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Transcript for Smart Objects -- Part IX Video

Transcript by Ron Bigelow

www.ronbigelow.com

Photoshop CS4 Used in this Tutorial

If you have viewed this entire Smart Objects video series, you have probably come to the conclusion that working with Smart Objects has some real advantages. Let’s wind up this video series by reviewing those advantages.

We began this video series by indicating that the most important thing to understand about Smart Objects is that a Smart Object completely preserves the image data. Thus, no matter what editing you carry out on a Smart Object, the original data is always unchanged. In other words, the edits do not degrade the original data.

Then, throughout the series, we covered the five unique properties of Smart Objects.

We began with Smart Objects and Camera Raw. As was shown in the first video, images can be created as Smart Objects in Camera Raw. The two important points here are that editing in Camera Raw is nondestructive, and Smart objects that are created in Camera Raw can be reopened in Camera Raw at any time. Thus, we can move in and out of Camera Raw as often as we desire to perform nondestructive edits.

Next, we saw how Smart Objects allow for nondestructive transformations. We also saw how transformations degrade images that are not Smart Objects. Consequently, it becomes obvious that using Smart Objects creates higher quality images when transformations are performed during the editing.

Our next topic was vector objects. We saw that we can change the size of vector objects without degrading the quality of the objects. On the other hand, changing the size of raster images degrades the images. The advantage here is that Smart Objects allow for vector objects to remain as vectors. Without Smart Objects, vector objects are rasterized. Thus, Smart Objects, again, give a quality advantage.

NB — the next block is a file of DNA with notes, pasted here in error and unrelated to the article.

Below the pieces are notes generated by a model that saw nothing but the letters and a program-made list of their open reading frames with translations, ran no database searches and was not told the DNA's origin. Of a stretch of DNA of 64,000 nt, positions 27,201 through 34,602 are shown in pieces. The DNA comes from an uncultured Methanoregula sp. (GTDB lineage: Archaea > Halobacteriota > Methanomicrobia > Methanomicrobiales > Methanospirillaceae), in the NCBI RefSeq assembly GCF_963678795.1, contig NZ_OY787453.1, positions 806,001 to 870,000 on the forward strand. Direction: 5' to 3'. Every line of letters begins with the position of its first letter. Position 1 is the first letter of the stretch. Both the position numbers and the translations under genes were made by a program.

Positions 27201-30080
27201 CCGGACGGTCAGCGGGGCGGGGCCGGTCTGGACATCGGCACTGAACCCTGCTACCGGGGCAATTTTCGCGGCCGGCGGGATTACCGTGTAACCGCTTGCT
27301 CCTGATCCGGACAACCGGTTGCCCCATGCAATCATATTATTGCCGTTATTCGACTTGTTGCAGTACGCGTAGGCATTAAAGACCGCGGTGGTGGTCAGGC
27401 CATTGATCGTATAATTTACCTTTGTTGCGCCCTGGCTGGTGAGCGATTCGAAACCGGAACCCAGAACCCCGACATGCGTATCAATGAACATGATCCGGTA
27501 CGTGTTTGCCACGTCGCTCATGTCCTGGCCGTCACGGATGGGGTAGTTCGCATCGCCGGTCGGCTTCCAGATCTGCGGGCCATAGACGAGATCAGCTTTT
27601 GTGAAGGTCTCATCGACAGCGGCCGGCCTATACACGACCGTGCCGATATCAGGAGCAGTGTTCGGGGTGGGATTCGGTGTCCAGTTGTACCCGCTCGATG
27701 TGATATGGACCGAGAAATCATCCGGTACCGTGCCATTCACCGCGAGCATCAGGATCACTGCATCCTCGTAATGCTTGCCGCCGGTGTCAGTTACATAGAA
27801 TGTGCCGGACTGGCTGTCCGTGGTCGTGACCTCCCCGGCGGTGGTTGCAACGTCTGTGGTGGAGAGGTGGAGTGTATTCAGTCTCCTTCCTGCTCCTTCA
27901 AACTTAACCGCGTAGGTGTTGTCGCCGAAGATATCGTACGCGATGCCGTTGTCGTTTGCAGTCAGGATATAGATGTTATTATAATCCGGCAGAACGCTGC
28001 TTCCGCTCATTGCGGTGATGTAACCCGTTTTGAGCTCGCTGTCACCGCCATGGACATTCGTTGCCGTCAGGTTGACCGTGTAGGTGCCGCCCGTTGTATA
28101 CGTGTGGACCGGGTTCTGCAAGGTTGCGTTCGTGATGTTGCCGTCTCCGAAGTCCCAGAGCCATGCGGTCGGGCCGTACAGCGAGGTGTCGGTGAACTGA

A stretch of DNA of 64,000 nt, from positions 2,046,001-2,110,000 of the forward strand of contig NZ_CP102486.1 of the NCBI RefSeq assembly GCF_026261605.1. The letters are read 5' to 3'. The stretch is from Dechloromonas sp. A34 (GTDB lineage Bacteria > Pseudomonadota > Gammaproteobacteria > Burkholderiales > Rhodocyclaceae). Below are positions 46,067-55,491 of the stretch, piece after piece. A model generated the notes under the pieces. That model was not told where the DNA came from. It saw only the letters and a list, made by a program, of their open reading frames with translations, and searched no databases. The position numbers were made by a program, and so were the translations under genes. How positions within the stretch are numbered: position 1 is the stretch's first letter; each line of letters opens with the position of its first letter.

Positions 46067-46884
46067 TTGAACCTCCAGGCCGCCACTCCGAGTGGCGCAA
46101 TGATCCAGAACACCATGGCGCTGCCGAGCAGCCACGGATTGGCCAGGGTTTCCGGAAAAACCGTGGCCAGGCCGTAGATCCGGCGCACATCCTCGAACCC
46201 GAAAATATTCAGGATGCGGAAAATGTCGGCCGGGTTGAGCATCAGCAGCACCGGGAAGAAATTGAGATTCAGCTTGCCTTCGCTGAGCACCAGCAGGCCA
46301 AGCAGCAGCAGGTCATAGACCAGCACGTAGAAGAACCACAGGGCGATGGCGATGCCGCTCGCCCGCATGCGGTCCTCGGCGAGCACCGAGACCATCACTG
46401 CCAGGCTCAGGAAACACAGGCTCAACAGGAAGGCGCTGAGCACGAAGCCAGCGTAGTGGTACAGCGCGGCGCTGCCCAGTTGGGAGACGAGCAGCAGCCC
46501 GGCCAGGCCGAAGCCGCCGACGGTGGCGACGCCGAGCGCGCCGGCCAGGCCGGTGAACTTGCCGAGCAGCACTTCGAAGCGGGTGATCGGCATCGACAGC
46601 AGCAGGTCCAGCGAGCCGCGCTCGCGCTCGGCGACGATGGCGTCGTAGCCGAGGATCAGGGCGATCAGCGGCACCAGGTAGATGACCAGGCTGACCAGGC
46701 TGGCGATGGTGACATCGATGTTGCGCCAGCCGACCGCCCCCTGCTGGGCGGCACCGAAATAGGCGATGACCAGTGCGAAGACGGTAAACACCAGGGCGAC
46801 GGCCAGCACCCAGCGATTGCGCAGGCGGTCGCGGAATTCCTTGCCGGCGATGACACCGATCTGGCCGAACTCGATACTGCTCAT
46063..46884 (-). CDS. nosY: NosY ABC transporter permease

Perhaps, one of the biggest advantages of Smart Objects is the use of Smart Filters. The most obvious advantage here is that Smart Filters are nondestructive. However, for me personally, I find an even bigger advantage is the ability to go back and modify the filters at anytime. For instance, if I decide that the radius setting on a sharpening filter needs to be changed, I can just go in and change the radius. Without Smart Objects, and thus Smart Filters, this is not possible. Instead, I would have to remove the sharpening and redo the sharpening with a different radius.

Finally, with Smart Objects, we can edit one Smart Object and all linked Smart Objects will automatically be updated with the edits, or if we choose, we can make a copy of a Smart Object in such a way that it is not linked to the original Smart Object.

There you have it. Smart Objects are the smart way to work in Photoshop.

Well, that brings us to the end of this video series. However, before I sign off, I would like to take this opportunity to let you know that you can download the transcripts for this video series, view several other photography videos, and access over 100 photography articles on my ronbigelow.com website.